The Night Villa
Literary fiction set in the present day, with flashbacks to 79 AD.
Sophie Chase is a classics professor who is seriously injured while witnessing a double homicide and suicide at the school where she teaches. When she accepts an offer to work on an expedition on the isle of Capri, she hopes for a physical and mental change in order to help her recover from the ordeal. Instead she is thrust headlong into international intrigue, and more murder, as a cabal of powerful conspirators seeks to steal the long-hidden secrets written in the ancient texts she is studying. While Sophie deciphers the damaged papyrus scrolls, her life is threatened once again. As she battles to discover the truth, the secrets buried in the eruption of Mount Vesuvius are exposed, and the story of a Roman slave girl’s fight for her freedom is revealed after two millennia.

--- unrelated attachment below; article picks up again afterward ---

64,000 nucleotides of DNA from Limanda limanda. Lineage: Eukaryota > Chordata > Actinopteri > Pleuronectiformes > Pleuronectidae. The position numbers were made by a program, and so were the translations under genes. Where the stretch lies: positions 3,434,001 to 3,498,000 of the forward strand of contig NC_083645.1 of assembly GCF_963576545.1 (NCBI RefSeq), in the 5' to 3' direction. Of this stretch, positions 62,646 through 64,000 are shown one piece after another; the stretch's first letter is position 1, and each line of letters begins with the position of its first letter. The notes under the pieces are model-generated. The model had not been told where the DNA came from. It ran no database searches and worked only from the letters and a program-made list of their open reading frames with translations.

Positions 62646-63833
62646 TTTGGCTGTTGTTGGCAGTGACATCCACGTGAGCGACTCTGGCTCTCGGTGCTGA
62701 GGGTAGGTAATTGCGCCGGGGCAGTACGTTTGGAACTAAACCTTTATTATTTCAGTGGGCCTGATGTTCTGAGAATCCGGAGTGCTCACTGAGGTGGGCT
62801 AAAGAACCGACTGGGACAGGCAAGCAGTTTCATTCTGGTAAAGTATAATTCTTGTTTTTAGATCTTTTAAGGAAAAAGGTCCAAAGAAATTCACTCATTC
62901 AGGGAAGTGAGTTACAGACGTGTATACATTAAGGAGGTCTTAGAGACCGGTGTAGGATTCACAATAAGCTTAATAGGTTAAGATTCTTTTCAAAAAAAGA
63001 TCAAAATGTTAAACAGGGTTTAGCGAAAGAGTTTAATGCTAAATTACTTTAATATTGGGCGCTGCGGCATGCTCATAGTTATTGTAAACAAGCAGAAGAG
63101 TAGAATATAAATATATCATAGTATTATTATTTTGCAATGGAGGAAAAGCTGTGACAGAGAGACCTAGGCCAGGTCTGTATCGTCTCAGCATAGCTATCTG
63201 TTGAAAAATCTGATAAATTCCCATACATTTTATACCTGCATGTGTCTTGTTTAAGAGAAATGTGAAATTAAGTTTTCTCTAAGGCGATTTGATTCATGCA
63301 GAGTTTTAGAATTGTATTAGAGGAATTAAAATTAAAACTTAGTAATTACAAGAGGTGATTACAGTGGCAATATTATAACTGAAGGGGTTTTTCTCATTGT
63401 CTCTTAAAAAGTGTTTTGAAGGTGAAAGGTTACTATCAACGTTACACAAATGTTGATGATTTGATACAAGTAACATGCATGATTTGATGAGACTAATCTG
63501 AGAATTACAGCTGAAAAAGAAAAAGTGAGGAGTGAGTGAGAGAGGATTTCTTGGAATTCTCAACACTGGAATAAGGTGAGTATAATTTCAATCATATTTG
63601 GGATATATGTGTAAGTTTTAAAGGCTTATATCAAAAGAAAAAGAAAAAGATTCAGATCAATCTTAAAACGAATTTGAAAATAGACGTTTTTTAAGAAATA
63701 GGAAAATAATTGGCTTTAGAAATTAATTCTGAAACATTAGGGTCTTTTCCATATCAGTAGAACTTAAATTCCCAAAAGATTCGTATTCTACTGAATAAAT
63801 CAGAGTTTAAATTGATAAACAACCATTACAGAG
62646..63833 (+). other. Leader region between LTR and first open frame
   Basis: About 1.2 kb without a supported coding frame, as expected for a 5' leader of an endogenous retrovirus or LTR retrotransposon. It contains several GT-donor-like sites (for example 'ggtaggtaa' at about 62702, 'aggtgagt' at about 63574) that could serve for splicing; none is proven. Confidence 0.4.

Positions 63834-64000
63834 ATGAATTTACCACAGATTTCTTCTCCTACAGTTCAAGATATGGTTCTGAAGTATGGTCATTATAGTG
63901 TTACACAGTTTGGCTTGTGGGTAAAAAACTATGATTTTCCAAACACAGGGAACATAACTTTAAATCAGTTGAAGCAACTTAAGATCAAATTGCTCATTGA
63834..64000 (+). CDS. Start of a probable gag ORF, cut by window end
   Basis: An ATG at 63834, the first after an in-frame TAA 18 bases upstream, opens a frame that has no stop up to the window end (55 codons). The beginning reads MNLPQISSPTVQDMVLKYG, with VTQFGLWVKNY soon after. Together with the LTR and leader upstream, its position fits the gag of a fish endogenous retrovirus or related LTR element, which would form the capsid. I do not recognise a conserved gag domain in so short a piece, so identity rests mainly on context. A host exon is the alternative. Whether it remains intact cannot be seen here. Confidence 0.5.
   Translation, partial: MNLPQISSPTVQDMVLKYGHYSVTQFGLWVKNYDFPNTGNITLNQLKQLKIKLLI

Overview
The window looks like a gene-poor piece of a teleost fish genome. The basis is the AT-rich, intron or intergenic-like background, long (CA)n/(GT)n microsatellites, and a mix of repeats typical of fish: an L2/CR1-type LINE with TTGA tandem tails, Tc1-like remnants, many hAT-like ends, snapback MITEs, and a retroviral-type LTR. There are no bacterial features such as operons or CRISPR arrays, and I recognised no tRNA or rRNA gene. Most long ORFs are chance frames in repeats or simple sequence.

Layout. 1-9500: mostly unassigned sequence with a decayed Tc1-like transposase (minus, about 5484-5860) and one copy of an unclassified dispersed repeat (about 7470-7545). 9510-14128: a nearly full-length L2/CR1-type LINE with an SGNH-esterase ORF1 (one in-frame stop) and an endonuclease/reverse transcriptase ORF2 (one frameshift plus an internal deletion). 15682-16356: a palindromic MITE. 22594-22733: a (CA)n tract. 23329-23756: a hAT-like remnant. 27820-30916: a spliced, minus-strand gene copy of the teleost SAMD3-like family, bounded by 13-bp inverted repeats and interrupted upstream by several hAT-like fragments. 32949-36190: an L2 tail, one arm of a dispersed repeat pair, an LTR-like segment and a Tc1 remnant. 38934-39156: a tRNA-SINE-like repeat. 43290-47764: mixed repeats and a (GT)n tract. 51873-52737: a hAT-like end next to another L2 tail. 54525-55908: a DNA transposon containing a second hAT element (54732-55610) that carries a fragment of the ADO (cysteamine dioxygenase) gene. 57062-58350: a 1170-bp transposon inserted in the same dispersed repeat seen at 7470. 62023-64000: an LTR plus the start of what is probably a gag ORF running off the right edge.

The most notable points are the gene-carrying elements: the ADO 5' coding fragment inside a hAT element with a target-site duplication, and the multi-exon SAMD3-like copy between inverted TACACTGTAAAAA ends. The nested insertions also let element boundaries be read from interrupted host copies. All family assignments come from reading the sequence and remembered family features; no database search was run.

I thoroughly enjoyed The Night Villa. Goodman writes in a lyrical style which does not interfere with the story, and she keeps the reader intrigued from the opening paragraph. Her attention to historical detail is excellent, but it doesn’t get in the way of the storytelling. The layers of plot are clearly explained and do not confuse the reader—a remarkable feat since there are multiple plots and multiple timelines throughout this complex narrative.
I recommend The Night Villa to anyone who loves the addition of a historical backdrop to a well-plotted tale of suspense and intrigue. I will be picking up more of Goodman’s books very soon.